When you don’t get help to go through emotional experiences as a child, you don’t really learn from them. If, when a bad feeling arises, we are asked to go to our own room to calm down or to return to a social situation once “you can be nice”, we get the idea that some feelings are not allowed.
When feelings are not allowed, one starts to avoid them in every possible way. You try not to feel. But the feelings don’t disappear by ignoring them, rather they get stronger when pressed down. Pushing down your emotions will start to weaken the inner vitality and later it may start to show as emotion-avoidance behaviour: if we sense, even the slightest indication, that some emotion may arise in certain situations, we try to avoid those situations. And in doing so, we begin to limit ourselves, our lives.
As an adult, it is not too late to learn how to face these emotions, to allow them to surface, to really feel them and name them. I find that when I allow myself to feel grief, it comes with many different layers of unknown grief. Then again, sitting with shame brings up different situations from my body’s memory to experiences when I’ve wanted to sink underground. And it’s good to keep in mind that if handling and managing emotions is difficult, it’s not our fault, even though we’re adults! One cannot assume that someone would know something, when learning it was not allowed to us or in fact , no-one ever taught us! It. is. Not. Your. Failure.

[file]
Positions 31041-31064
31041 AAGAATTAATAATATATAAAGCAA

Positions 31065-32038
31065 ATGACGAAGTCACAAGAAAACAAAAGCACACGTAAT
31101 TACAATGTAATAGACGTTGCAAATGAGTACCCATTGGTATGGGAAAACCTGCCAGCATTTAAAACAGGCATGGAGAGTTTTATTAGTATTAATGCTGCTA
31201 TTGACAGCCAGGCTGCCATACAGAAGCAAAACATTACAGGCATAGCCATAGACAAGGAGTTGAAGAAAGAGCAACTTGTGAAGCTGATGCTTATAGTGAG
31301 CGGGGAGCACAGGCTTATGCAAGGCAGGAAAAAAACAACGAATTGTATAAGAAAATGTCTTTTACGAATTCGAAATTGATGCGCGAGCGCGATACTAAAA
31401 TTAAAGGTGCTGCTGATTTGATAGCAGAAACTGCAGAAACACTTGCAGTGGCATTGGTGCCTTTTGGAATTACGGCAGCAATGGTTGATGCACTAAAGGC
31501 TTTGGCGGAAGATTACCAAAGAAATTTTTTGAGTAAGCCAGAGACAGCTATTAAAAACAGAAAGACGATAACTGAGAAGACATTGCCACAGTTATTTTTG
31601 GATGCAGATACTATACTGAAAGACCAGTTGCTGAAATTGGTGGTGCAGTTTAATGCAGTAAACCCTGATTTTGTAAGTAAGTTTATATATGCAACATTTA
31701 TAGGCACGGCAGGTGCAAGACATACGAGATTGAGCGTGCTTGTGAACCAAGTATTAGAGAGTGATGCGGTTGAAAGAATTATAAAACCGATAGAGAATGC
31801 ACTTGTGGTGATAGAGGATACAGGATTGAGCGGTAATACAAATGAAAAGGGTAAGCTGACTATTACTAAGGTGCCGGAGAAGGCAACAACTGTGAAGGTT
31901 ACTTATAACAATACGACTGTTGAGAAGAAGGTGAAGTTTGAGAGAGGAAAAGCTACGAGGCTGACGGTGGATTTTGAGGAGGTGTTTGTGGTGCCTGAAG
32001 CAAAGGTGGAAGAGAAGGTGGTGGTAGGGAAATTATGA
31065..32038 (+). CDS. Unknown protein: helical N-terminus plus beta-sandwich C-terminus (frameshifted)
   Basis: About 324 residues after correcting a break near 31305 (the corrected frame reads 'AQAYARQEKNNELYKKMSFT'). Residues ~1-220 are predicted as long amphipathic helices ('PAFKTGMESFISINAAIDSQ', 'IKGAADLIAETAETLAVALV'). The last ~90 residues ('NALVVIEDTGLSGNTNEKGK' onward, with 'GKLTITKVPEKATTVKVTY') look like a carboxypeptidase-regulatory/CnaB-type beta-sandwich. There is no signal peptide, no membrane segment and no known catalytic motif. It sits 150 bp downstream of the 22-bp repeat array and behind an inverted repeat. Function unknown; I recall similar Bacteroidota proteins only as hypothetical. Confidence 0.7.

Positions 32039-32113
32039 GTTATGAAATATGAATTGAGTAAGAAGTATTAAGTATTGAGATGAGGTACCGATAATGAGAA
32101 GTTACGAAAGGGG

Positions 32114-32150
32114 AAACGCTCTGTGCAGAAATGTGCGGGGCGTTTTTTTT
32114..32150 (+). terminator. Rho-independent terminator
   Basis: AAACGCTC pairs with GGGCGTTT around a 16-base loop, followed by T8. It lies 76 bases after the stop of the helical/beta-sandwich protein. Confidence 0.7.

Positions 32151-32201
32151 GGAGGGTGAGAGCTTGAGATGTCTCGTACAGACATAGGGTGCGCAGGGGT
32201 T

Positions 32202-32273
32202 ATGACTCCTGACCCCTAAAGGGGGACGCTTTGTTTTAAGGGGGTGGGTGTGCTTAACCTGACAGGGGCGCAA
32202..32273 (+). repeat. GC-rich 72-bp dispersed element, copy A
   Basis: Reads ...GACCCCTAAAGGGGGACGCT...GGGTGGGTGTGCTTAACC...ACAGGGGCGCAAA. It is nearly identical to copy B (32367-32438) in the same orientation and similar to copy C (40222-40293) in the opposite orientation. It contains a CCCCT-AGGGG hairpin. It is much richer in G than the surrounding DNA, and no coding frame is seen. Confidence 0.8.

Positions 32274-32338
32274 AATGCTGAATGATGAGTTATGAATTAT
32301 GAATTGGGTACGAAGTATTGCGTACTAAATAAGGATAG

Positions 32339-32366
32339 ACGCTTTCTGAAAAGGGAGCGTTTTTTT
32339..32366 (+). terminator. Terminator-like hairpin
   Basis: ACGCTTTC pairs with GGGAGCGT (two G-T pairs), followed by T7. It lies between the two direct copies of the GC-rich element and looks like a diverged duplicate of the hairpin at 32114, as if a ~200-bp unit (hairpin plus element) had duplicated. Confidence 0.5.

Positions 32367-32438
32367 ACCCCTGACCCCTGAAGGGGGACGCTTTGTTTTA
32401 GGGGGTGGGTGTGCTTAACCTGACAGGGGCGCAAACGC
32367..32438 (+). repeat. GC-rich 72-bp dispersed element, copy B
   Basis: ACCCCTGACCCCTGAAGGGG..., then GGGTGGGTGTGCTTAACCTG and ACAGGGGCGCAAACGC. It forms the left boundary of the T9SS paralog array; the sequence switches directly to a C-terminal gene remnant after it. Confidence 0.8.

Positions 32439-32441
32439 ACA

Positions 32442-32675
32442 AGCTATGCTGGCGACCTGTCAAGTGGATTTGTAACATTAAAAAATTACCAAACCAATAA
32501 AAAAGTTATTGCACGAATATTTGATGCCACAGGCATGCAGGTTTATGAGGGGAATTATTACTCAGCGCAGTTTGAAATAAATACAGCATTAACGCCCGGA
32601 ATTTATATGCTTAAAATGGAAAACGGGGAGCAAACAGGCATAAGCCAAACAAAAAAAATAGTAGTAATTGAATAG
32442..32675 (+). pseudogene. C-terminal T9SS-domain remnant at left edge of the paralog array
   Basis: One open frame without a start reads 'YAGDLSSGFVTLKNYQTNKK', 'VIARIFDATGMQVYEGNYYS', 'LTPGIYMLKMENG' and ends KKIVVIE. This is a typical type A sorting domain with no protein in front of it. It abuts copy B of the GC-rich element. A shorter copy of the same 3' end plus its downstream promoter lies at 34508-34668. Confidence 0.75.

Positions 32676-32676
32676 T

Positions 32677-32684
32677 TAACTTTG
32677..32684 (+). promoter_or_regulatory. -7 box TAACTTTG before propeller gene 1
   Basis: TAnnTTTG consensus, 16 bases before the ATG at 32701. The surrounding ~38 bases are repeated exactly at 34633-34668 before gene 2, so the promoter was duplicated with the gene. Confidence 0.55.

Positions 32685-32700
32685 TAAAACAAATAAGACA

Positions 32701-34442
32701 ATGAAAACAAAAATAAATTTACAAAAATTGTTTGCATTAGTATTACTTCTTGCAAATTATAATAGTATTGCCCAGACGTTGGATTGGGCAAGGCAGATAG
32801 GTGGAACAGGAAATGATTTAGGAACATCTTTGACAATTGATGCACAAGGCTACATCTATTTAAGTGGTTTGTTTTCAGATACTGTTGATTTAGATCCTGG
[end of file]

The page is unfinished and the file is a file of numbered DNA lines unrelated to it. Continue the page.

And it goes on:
When I wrote my novel Life First, I also wanted to write an emotional story in it: a story that one can empathise with through the feelings that have remained unfelt, have been ignored or otherwise been left not dealt with. I have already received dozens of reviews on how, through reading the book, it has been cleansing to fully experience the whole breadth of one’s emotional scale, to allow one’s self to feel, fully. And so, as the feelings are heard – they are also “cleansed”, no longer weighing down on one’s body.
It is said, crying cleanses. But I also believe laughter is cleansing!